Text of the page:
55. 55. 2-55 Quick Check  Suppose you are trying to decide whether to drive or take the train to Portland to attend a concert. You have ample cash to do either, but you don’t want to waste money needlessly. Is the cost of the train ticket relevant in this decision? In other words, should the cost of the train ticket affect the decision of whether you drive or take the train to Portland? A. Yes, the cost of the train ticket is relevant. B. No, the cost of the train ticket is not relevant.
  56. 56. 2-56 Quick Check  Suppose you are trying to decide whether to drive or take the train to Portland to attend a concert. You have ample cash to do either, but you don’t want to waste money needlessly. Is the cost of the train ticket relevant in this decision? In other words, should the cost of the train ticket affect the decision of whether you drive or take the train to Portland? A. Yes, the cost of the train ticket is relevant. B. No, the cost of the train ticket is not relevant.
  57. 57. 2-57 Quick Check  Suppose you are trying to decide whether to drive or take the train to Portland to attend a concert. You have ample cash to do either, but you don’t want to waste money needlessly. Is the annual cost of licensing your car relevant in this decision? A. Yes, the licensing cost is relevant. B. No, the licensing cost is not relevant.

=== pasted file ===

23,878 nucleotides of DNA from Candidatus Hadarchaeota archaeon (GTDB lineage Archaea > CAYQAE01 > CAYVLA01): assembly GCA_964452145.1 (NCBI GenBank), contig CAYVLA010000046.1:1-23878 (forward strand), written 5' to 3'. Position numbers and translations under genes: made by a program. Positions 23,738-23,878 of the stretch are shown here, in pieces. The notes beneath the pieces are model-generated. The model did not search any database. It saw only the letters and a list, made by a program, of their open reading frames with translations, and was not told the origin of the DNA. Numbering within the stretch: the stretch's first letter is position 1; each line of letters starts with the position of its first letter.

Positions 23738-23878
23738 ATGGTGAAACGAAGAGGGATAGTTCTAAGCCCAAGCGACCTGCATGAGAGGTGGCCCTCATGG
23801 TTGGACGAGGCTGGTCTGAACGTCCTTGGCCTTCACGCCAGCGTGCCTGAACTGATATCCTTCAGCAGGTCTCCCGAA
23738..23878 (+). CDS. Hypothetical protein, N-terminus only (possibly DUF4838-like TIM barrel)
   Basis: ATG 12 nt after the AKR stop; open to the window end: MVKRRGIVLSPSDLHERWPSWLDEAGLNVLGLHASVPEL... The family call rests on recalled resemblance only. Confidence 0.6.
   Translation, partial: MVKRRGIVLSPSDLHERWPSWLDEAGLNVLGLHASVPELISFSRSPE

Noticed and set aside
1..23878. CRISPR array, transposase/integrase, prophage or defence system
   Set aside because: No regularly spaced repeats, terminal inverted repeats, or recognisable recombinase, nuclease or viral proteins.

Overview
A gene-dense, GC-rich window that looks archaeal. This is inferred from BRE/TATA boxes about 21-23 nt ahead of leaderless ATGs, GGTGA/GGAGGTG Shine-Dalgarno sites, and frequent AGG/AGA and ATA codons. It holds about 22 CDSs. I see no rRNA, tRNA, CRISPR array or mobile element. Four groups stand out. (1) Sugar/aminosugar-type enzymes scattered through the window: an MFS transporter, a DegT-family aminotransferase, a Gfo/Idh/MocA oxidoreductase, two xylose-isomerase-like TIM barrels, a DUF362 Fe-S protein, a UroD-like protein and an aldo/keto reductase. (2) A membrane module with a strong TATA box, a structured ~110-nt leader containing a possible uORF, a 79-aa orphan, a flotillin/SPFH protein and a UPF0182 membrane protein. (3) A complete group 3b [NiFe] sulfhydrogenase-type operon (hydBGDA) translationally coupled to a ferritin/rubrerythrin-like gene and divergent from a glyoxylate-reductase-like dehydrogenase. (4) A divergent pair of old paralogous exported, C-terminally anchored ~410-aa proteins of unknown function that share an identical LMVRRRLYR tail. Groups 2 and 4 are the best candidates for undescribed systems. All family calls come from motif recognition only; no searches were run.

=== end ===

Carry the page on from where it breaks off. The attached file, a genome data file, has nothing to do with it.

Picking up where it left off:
58. 58. 2-58 Quick Check  Suppose you are trying to decide whether to drive or take the train to Portland to attend a concert. You have ample cash to do either, but you don’t want to waste money needlessly. Is the annual cost of licensing your car relevant in this decision? A. Yes, the licensing cost is relevant. B. No, the licensing cost is not relevant.
  59. 59. 2-59 Quick Check  Suppose that your car could be sold now for $5,000. Is this a sunk cost? A. Yes, it is a sunk cost. B. No, it is not a sunk cost.
  60. 60. 2-60 Quick Check  Suppose that your car could be sold now for $5,000. Is this a sunk cost? A. Yes, it is a sunk cost. B. No, it is not a sunk cost.
  61. 61. 2-61 End of Chapter 2

×